condemning Saul. Weeping, Saul admits, “You are more righteous than I; for you have dealt well with me, while I have dealt wickedly with you. You have declared today that you have done good to me, that the Lord delivered me into your hand, yet you did not kill me.” Saul blesses David and tells him he knows that David will be king and that Israel will be established in his hand. Saul then makes David promise not to destroy his household. Saul went home, but David and his men went back to the stronghold.

Saul is crushed under the weight of his evil and David’s righteousness. He wants to change, but he can’t. He wants God in his life, but only on his terms, not God’s. That’s not worship. That’s using, and it never works. He is trapped in a prison of his own making. We see two men here. One represents the world’s way of living. The
other represents God’s way. The Bible shows us we are often more like Saul than David. Not to beat us down, but to make us desperate for God. A broken and contrite heart the Lord will not despise. The life we are looking for is found when we strip away our pride and become his disciples.

Question: Where am I pushing for my own way instead of obeying God?

1 Samuel 26:1-25

In these verses the Ziphites tell Saul that David is hiding on the hill of Hachilah, so Saul goes after him with 3,000 chosen men of Israel. They arrive and set up camp beside the road. David learns where Saul is camped and decides to go down to the camp by night. Abishai, Joab’s brother, goes with him. Saul and his entire camp are in a deep sleep caused by the Lord. Abishai offers to kill Saul, but David refuses to stretch out his hand against the Lord’s anointed. He takes Saul’s spear and the water jug beside his head to prove he had been there and could have killed Saul, but didn’t.

David is a man who is humble in that he thinks about himself less because he sees more of the Lord at work in his life. David lives with God’s glory and honor first and foremost. David is a man after God’s own heart. We tend to think that means that David’s heart was like God’s, and that would certainly be true. But maybe we should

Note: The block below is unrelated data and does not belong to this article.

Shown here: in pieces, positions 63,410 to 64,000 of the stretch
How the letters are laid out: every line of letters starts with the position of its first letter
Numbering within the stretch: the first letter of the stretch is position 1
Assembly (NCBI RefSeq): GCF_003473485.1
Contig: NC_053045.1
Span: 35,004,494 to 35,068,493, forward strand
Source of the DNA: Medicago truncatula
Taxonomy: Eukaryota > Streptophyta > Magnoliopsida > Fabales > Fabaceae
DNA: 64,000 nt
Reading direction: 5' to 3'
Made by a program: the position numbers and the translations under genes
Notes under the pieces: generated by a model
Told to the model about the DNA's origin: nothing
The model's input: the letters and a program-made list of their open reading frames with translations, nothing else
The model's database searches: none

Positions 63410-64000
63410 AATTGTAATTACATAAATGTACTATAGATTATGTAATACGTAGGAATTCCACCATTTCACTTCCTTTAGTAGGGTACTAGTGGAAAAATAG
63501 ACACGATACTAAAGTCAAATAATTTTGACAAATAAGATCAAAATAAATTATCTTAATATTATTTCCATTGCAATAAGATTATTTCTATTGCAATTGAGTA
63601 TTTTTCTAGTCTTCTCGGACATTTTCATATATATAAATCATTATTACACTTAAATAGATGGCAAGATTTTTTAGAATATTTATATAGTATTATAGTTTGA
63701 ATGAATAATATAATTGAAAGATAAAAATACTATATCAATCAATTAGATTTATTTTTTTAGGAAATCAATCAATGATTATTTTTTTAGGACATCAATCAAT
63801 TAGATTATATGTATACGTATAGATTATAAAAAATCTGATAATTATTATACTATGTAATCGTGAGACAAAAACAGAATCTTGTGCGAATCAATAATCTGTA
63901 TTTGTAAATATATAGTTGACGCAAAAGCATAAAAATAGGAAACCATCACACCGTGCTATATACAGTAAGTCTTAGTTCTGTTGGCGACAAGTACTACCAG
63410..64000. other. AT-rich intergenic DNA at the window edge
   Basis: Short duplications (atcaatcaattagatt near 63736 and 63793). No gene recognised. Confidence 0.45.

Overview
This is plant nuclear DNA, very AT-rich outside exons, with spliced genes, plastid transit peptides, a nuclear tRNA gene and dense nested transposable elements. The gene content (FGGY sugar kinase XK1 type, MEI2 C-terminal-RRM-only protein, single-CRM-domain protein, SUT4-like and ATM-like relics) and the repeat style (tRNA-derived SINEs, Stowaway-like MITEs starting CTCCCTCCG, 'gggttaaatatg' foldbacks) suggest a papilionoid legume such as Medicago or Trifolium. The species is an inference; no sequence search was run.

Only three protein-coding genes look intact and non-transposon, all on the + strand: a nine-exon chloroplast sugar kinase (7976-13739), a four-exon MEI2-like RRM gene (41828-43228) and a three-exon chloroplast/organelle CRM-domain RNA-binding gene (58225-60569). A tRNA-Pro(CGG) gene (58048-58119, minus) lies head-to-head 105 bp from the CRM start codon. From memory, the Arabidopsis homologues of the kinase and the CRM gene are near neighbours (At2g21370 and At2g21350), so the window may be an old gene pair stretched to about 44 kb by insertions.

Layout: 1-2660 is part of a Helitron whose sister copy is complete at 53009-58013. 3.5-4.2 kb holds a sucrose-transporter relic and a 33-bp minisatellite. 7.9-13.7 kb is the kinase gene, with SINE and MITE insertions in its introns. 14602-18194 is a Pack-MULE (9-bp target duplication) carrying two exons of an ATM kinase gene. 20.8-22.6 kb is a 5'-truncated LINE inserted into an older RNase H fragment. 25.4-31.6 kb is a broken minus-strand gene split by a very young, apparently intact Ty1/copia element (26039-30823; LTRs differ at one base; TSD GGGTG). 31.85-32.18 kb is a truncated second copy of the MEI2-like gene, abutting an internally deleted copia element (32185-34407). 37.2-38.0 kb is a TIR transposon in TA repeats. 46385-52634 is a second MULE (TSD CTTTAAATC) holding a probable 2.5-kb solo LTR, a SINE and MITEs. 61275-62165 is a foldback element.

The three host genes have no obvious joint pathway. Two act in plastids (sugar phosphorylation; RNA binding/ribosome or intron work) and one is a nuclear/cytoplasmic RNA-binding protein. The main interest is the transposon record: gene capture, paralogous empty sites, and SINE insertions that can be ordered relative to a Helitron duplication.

understand it as David was a man who sought out and went after God’s own heart. Both are true of David. Unfortunately, the same cannot be said of Saul. Saul had room for God in his life to the extent that God worked with what Saul wanted. The difference between Saul and David was who came first. With Saul, it was never God. Anyone can believe in God when we want something from him, but the question is, do we still believe when He wants something from us that we don’t want to give?
The proud put themselves first, but the humble think of God and others first.

Question: Who are we?

1 Samuel 28:1-28

In The Wizard of Oz, you have good witches and bad witches. In the Bible, there are no good witches. In Deuteronomy God makes this abundantly clear to his people that spiritists, mediums, witches, sorcerers, and other occultists are not allowed among His people, and will be driven out. Saul has a mess on his hands. The Philistines are gathering at Shunem, Samuel is dead, and the Lord won’t answer him, not by dream, Urim, or prophet. Saul is filled with fear. He removed the mediums from the land, but that was before he needed one. The point is Saul had no problem being religious when it didn’t cost him anything, but now the cost of following God seemed
too high. He finds and visits the witch of En-Dor. She raises Samuel who tells Saul that the Lord is his enemy, he and his sons will die, and the Philistines will win.

The real story here is that Saul will do everything except the one thing that works: repent and submit himself to God. He grieved over his sin multiple times, but he could never bring himself to make God first. Saul’s rebellion ended in tragedy, not simply because he died, but because of what he could have had if he had God first.

Question: Do circumstances dictate our obedience, or does God’s nature and character?

1 Samuel 31:1-13

King Saul never got it. He never came to really enjoy God. For him, God was always a means to an end. Saul would give God his service to a point, but he never fully committed himself to God’s glory. King Saul always trusted King Saul. As a result, his heart grew harder and harder against God. He and his three sons die on Mount Gilboa as a result of his rebellion against the Lord. We all leave a legacy. For the most part, Saul’s legacy was pretty dismal. We remember him for taking the coward’s way out, for valuing himself over his family and his people, and for losing Israel’s cities and fields. Instead of glorifying God, Saul’s body was used as a trophy by
the Philistines to parade around their cities and temples, thus mocking God.

This is what sin does. What should be for God’s glory turns into a mockery against Him. There is no such thing as harmless locker room banter or off-color jokes. There are no “little” sins. It is still sin, and it is costing others who shouldn’t have to pay. That’s what sin does. Here’s where we make a choice. Let us choose to focus on what God was ready to provide. All Saul had to do was to choose to enjoy God and incline his heart toward Him.

Question: What will our legacies be?